MATH3401

Complex Analysis

Lecture 12

Topology

\(*\) \(\Omega \subseteq \C\) is piecewise affinely path connected if any two points in \(\Omega\) can be connected by a finite number of line segments in \(\Omega\), joined end to end.

Topology

For open sets in \(\C\), the two definitions are equivalent

(not so in general: see for example the comb space, to be confirmed/cleaned-up).

Topology

Show: If \(\Omega_1,\Omega_2 \subseteq \C\) are open, then so is \(\Omega_1\cap \Omega_2\).

Proof: If \(\Omega_1\cap \Omega_2 = \emptyset\) done (\(\emptyset\) is open).

Otherwise, for any \(z\in \Omega_1\cap\Omega_2\) we have

\(z\in \Omega_1 \Rightarrow \exists\varepsilon_1 \gt0 \text{ such that } B_{\varepsilon_1}(z)\subset \Omega_1\) ... ♣️

\(z\in \Omega_1 \Rightarrow \exists\varepsilon_2 \gt 0 \text{ such that } B_{\varepsilon_2}(z)\subset \Omega_2\) ... 🙂

Topology

Since \(\Omega_1,\Omega_2\) are open, set \(\varepsilon = \min \{\varepsilon_1, \varepsilon_2\}\) and note that \(\varepsilon>0\).

Thus

\(B_{\varepsilon}(z)\subset \Omega_1\) by ♣️,

\(B_{\varepsilon}(z)\subset \Omega_2\) by 🙂.

So \(B_{\varepsilon}(z)\subset \Omega_1\cap\Omega_2\). Since \(z\) was arbitrary in \(\Omega_1\cap\Omega_2\).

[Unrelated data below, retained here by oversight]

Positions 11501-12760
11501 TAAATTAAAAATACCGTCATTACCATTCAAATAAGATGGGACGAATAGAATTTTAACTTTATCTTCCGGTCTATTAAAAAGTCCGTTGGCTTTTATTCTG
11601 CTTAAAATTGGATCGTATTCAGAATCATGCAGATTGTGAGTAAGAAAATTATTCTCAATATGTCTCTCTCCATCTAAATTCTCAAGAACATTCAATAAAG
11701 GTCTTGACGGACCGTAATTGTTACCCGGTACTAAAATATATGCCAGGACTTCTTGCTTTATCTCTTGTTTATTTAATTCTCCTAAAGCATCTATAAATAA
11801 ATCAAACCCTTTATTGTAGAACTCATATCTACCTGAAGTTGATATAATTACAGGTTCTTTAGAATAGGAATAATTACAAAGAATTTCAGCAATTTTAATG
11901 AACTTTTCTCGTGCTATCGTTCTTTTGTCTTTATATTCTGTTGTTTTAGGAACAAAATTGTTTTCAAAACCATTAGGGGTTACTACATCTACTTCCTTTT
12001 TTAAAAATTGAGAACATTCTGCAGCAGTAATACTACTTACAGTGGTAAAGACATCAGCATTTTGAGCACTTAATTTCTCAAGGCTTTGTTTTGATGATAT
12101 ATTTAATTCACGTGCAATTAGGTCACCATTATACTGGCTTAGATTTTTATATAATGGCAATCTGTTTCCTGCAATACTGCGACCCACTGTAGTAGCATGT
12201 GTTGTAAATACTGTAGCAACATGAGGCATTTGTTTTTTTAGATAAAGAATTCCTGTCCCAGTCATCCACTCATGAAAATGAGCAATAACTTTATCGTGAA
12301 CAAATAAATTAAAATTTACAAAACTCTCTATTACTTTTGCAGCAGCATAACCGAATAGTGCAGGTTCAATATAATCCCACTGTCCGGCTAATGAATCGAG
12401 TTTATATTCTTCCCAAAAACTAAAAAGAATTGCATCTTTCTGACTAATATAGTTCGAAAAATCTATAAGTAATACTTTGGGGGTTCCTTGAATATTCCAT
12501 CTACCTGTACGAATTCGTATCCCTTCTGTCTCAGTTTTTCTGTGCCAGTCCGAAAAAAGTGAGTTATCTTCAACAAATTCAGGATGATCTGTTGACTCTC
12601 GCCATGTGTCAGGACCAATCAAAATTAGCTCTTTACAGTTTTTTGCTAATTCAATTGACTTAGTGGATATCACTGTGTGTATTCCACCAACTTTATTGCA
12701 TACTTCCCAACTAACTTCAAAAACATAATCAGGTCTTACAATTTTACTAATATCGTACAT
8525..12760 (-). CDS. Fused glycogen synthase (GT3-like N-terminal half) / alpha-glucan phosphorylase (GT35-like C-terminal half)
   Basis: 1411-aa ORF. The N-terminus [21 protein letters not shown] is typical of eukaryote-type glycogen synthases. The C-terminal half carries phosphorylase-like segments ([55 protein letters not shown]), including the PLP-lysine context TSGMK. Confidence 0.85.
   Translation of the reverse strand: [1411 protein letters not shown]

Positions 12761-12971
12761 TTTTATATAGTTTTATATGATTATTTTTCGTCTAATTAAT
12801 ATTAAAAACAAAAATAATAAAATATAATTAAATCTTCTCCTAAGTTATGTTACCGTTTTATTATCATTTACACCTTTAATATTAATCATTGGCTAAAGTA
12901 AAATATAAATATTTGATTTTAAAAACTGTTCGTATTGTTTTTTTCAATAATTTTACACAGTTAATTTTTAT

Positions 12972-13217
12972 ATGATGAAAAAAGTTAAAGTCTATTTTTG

This implies \(\text{Int } \Omega_1\cap\Omega_2= \Omega_1\cap\Omega_2\). Hence \(\Omega_1\cap\Omega_2\) is open. \(\blacksquare\)

Topology

\(*\) An open, connected subset of \(\C\) is called domain.

\(*\) An set whose interior is a domain is called a region.

Topology

\(*\) A Point \(z\in \C\) is called an accumulation point of a set \(\Omega \subseteq \C\) if every deleted neighbouhood of \(z\) intersects \(\Omega\).

Example 1: \(\Omega=\left\{\dfrac{i}{2^n}\right\}_{n\in \N}\). The only accumulation point is 0.

Example 2: \(\Omega=B_1\). The set of accumulation points is \(\conj{B_1}\).

Limits

Let \(f\) be a \(\C\)-valued function defined on a deleted neighbourhood of \(z_0\in\C\).

\(\ds \lim_{z\ra z_0}f(z)=w_0\) says: Given \(\varepsilon > 0\) exists \(\delta > 0\) such that \[0<|z-z_0|<\delta \implies \left|f(z)-w_0\right|<\varepsilon.\]

Note: \(f\) does not have to be defined at \(z_0\).

Limits

Examples:

\( f(z) = \left\{ \begin{array}{ll} 0 & z\neq 0,\\ 1337 & z=0. \end{array} \right. \)    \(\ds\lim_{z\ra 0}f(z)=0\);

\[\ds \lim_{z\ra 0}\dfrac{\sin z}{z}=1.\]

Remark:If a limit exists, it is unique.

Limit Theorems

Suppose \(f(z) = f(x+iy) = u(x,y) + i v(x,y) \), \[z_0= x_0+iy_0 \text{ and } w_0 =u_0+iv_0.\]

Theorem 1: \[ \lim_{z \ra z_0} f(z)=w_0 \iff \left\{ \begin{array}{rl} \ds\lim_{(x,y)\ra (x_0, y_0)} u(x,y) & = u_0,\\ \ds\lim_{(x,y)\ra (x_0, y_0)} v(x,y) & = v_0. \end{array} \right. \]

Limit Theorems

Theorem 2: Suppose \(\ds \lim_{z \ra z_0}f(z) = w_0\) and \(\ds \lim_{z \ra z_0}g(z) = \xi_0\) and \(\lambda\in \C\). Then

  1. \(\ds \lim_{z \ra z_0}\left(f \pm g\right)(z) = w_0 \pm \xi_0\);
  2. \(\ds \lim_{z \ra z_0}\left(\lambda \cdot f \right)(z) = \lambda \cdot w_0\);
  3. \(\ds \lim_{z \ra z_0}\left(f \cdot g\right)(z) = w_0 \cdot \xi_0\);
  4. \(\ds \lim_{z \ra z_0}\dfrac{f(z)}{g(z)} = \dfrac{w_0}{\xi_0}\), as long as \(\xi_0\neq 0\).

Credits